Just where did the time go.
In 1956 I was eleven, my oldest brother Kit and wife Bridget came to Canada. on their honeymoon and decided to stay. They would send home Canadian scenic calendars and after seeing them I wanted to be here.
We arrived in Montreal 2nd July 1969 and haven’t looked back. My former wife, my oldest daughter Lisa, who was 18 months old at the time, and I came by ship. We were probably one of the last immigrants to come this way.
My first sight of Canada was Bell Island peeking out through the fog in the mouth of the St Lawrance river. Shortly after I saw my first sign of Canadian life; a cop car driving up a hill with it’s blue and reds going. Two sights that I will never forget.
My other brother, Joe, and his wife Jean picked us up from the dock and drove us to Toronto. My first impressions are a bit vague after all this time but I couldn’t get over how far we went without seeing civilization. In England, we’re used to driving a couple of miles and running into another town or village.
Our first weekend was spent camping on an island on one of Ontario’s many lakes. We fished, water skied, swam and I thought this was paradise; and of course, it is.
The adjustment was huge, not only the language but customs as well. We knew about Halloween but trick or treating was a mystery to us. Also, what was Thanksgiving all about? And what the heck were weiners and beans? The cars at that time were huge and we loved them. In England, we call an eraser a rubber which cased a few giggles in the pharmacy.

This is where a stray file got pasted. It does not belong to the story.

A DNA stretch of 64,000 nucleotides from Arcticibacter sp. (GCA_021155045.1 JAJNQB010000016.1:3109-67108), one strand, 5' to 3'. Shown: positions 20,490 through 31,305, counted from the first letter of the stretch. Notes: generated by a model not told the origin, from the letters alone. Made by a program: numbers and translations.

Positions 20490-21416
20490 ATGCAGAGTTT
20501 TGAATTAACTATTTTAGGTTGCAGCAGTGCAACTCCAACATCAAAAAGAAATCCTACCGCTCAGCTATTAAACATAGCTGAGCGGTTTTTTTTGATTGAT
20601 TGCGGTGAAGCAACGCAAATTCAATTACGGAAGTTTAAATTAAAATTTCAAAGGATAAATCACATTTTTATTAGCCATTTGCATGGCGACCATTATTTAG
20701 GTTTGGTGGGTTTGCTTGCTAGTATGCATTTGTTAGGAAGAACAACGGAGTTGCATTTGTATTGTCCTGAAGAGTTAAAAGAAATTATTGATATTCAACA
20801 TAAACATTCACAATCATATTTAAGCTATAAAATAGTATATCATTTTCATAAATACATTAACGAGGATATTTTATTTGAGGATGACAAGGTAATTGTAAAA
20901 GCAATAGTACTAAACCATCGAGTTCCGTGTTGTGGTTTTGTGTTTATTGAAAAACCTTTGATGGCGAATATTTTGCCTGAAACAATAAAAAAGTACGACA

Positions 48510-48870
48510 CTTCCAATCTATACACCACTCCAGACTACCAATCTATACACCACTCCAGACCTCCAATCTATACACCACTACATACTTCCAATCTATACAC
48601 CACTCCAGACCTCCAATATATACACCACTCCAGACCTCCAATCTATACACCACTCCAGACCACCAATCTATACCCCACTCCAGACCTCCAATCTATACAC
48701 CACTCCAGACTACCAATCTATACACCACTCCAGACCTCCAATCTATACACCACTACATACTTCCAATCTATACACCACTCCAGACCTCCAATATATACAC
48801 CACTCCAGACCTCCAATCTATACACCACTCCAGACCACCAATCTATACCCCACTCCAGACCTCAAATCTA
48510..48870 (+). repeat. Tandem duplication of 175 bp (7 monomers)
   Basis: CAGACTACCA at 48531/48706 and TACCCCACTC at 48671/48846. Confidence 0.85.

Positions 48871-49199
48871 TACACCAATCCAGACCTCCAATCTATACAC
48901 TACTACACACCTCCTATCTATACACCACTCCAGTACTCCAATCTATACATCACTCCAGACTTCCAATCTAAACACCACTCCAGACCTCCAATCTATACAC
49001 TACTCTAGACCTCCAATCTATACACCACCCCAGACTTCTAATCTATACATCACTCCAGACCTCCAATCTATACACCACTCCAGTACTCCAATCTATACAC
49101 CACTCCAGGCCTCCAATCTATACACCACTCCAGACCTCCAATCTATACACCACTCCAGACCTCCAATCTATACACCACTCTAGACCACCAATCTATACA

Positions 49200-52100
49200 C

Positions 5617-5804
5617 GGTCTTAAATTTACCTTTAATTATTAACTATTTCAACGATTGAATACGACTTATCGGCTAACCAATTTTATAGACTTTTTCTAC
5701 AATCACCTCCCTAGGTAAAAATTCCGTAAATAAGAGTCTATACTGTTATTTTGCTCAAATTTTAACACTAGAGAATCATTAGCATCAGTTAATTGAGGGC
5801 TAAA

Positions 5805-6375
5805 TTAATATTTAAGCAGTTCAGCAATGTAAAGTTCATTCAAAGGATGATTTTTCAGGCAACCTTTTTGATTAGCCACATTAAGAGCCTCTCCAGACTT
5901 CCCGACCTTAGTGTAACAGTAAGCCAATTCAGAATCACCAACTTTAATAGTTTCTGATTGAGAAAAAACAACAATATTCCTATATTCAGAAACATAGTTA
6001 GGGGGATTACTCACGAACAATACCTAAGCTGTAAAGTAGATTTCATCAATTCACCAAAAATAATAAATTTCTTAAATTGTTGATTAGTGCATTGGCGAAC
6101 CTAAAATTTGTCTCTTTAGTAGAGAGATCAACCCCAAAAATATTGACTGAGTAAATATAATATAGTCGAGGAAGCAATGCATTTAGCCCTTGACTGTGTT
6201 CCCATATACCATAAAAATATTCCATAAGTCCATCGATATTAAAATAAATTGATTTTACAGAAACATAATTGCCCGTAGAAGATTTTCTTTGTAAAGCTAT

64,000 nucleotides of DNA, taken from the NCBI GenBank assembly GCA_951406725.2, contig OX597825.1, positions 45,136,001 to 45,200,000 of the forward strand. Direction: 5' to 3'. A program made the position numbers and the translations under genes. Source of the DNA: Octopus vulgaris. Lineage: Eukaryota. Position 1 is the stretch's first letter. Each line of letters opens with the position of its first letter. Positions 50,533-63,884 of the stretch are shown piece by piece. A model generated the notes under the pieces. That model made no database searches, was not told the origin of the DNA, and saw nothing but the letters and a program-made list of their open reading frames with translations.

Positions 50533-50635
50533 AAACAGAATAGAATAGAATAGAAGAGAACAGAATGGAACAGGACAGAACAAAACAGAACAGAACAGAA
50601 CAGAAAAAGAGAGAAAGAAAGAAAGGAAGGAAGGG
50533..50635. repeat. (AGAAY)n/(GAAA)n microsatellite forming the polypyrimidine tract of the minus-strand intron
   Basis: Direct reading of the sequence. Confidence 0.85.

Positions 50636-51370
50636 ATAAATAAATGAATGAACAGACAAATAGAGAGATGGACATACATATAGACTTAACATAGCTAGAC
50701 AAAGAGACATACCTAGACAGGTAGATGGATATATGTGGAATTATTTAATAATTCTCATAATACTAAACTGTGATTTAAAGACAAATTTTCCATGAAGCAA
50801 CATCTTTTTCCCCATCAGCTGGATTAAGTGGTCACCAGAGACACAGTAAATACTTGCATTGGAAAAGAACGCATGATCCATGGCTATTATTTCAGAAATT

My favourite stores which we didn’t have in England at the time were K.F.C, Dairy Queen and K Mart. I loved wandering around K Marts huge (to Me) store and just looking at all the stuff.
We settled in and eventually bought a house. As soon as we were able, we got our citizenship.
We spent four years in Ajax and Pickering Ontario but then decided to move west. That’s when we bought our school bus and headed out. We eventually got to BC via Wawa, and stayed eleven years before the work ran out. On a visit back to Ontario to see family, I was offered a job with Chubb Security. I accepted and ended up as the Installation Manager.
Eventually, Chubb and I parted ways, which is a whole other story. Anyway, by this time we had three kids. The whole family missed the West Coast so after four years we went back again.
After a few more years my wife and I decided to split. I eventually met Rosalie and have lived on Vancouver Island ever since.
I’m Canadian through and through but sometimes I get hit with something so English I can’t explain it. I sometimes come out with words or expressions from way back and even I’m not sure what they mean.
I came to Canada mainly to make a living but the main benefit has been for my kids. I think they are smart enough to have done well for themselves in England, but they have had a better chance here.
When I go back to England these days I feel out of place. I suppose fifty years away will do that. For instance, I find it odd being in pubs and not knowing what to order any more. Over there I’m told I speak like a Yank which is very annoying. As you all know I speak just like a Canadian.
My home town of Rochester has seen a lot of changes but it’s still nice to see the old haunts again. Even though I’m only there a short time I miss being home in Canada.